Chinese dragons had their own government, with departments such as the Treasury of Waters, Supreme Council, Body of Dragon Ministers, Ministry of Salt Waters, and Department of Sweet Waters. They caused the water cycle to function properly.

If there was a drought, people would carry a dragon made of wood and paper, or even an embroidered banner, through the town. At each house, they would sprinkle it with water. Beside this procession, someone would run along sprinkling water from a willow branch onto the ground and proclaiming "Here comes the rain!" To prevent floods, people would throw offerings and written prayers into local bodies of water.

Apparently dragons loved to eat sparrows, and if you eat sparrows you shouldn't go near water for fear of a dragon jumping out and eating you.

Like fairies, dragons were easily offended, and dangerous when so disturbed. They cause storms and floods when angry. However, they also were subject to heaven and were sometimes punished for causing extreme storms or floods.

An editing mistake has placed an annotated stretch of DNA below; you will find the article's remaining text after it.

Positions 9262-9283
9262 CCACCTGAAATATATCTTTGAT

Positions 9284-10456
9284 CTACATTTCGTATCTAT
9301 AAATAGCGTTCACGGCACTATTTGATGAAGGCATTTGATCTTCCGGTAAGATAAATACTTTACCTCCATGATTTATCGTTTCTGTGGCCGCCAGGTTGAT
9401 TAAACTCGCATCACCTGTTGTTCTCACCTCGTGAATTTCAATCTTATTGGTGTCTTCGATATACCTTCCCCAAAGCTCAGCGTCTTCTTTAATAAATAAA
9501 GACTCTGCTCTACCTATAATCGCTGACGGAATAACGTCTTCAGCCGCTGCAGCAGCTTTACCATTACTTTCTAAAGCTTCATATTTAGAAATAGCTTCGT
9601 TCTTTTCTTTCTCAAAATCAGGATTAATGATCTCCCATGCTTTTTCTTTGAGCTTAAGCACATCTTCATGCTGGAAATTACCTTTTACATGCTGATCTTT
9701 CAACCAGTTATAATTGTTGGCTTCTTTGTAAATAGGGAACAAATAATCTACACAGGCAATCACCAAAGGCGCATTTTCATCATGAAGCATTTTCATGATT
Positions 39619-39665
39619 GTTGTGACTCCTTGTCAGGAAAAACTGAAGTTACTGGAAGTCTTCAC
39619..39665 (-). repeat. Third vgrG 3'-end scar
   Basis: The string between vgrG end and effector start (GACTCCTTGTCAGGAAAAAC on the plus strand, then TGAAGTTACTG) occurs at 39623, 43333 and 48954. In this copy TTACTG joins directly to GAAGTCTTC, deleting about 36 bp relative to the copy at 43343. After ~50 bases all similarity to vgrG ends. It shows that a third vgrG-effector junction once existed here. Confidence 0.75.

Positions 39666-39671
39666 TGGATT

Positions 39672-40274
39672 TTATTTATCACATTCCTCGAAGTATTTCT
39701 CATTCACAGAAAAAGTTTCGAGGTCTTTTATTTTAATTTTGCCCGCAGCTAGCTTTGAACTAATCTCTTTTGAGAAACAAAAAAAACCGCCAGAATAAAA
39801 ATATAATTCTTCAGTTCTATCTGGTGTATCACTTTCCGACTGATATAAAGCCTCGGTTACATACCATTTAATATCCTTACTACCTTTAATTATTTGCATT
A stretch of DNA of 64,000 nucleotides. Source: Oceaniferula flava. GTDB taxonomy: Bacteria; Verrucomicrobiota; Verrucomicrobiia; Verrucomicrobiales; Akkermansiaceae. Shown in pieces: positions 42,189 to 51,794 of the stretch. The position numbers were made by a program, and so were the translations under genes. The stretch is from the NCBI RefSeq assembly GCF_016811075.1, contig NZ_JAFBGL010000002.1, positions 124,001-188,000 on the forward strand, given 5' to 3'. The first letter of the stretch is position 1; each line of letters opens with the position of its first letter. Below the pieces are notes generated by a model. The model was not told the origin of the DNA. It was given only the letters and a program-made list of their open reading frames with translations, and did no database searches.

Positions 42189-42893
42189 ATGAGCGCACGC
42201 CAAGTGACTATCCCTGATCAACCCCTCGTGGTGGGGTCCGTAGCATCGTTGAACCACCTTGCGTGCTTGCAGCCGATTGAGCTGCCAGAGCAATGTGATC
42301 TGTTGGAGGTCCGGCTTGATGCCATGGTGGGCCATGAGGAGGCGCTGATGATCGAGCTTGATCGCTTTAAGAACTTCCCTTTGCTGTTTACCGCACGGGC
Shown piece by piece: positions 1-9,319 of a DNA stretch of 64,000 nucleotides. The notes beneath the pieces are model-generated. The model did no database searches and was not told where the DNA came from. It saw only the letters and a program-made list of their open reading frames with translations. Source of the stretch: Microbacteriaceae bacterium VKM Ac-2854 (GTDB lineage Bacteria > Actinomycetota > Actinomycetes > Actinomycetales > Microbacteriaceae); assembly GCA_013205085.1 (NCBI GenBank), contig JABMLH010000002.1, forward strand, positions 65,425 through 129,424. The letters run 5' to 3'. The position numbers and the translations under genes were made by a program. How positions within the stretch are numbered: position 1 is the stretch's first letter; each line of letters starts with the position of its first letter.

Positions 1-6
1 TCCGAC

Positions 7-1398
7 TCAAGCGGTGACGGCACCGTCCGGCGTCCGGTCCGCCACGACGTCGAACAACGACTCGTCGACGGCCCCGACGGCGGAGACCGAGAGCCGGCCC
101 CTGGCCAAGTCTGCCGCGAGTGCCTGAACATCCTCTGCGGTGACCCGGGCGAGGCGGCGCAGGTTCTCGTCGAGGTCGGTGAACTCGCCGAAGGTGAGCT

Eastern dragons often appeared as humans. They usually had wide mouths and long green beards, sometimes still having their horns. In one such story, they wore purple and carried a jade tablet. They can also alter their size, going from the size of a caterpillar to big enough to fill heaven and earth.

A dragon's lifespan is 10,000 years.

Similarities to Naga

The Indian Naga is similar in many ways to the Chinese dragon. There are four types of Naga, and four types of dragons:

"Heavenly Nagas" upheld and guarded heavenly palaces. "
Divine Nagas" caused clouds and rain.
 "Earthly Nagas" cleared out and drained off rivers, and 
"Hidden Nagas" guarded treasures.

"Celestial Dragons" guarded and supported mansions of gods. "
Spiritual Dragons" caused winds and rain. "
Earth Dragons" marked out the courses of rivers and streams, while "
Hidden Treasure Dragons" watched over wealth concealed from mortals.

There were also four dragon kings, each ruling over one of four seas which border the habitable earth.

Real animals

There are extant modern animals (usually lizards) called 'dragons'. To find articles on any of these, please see Dragon (disambiguation).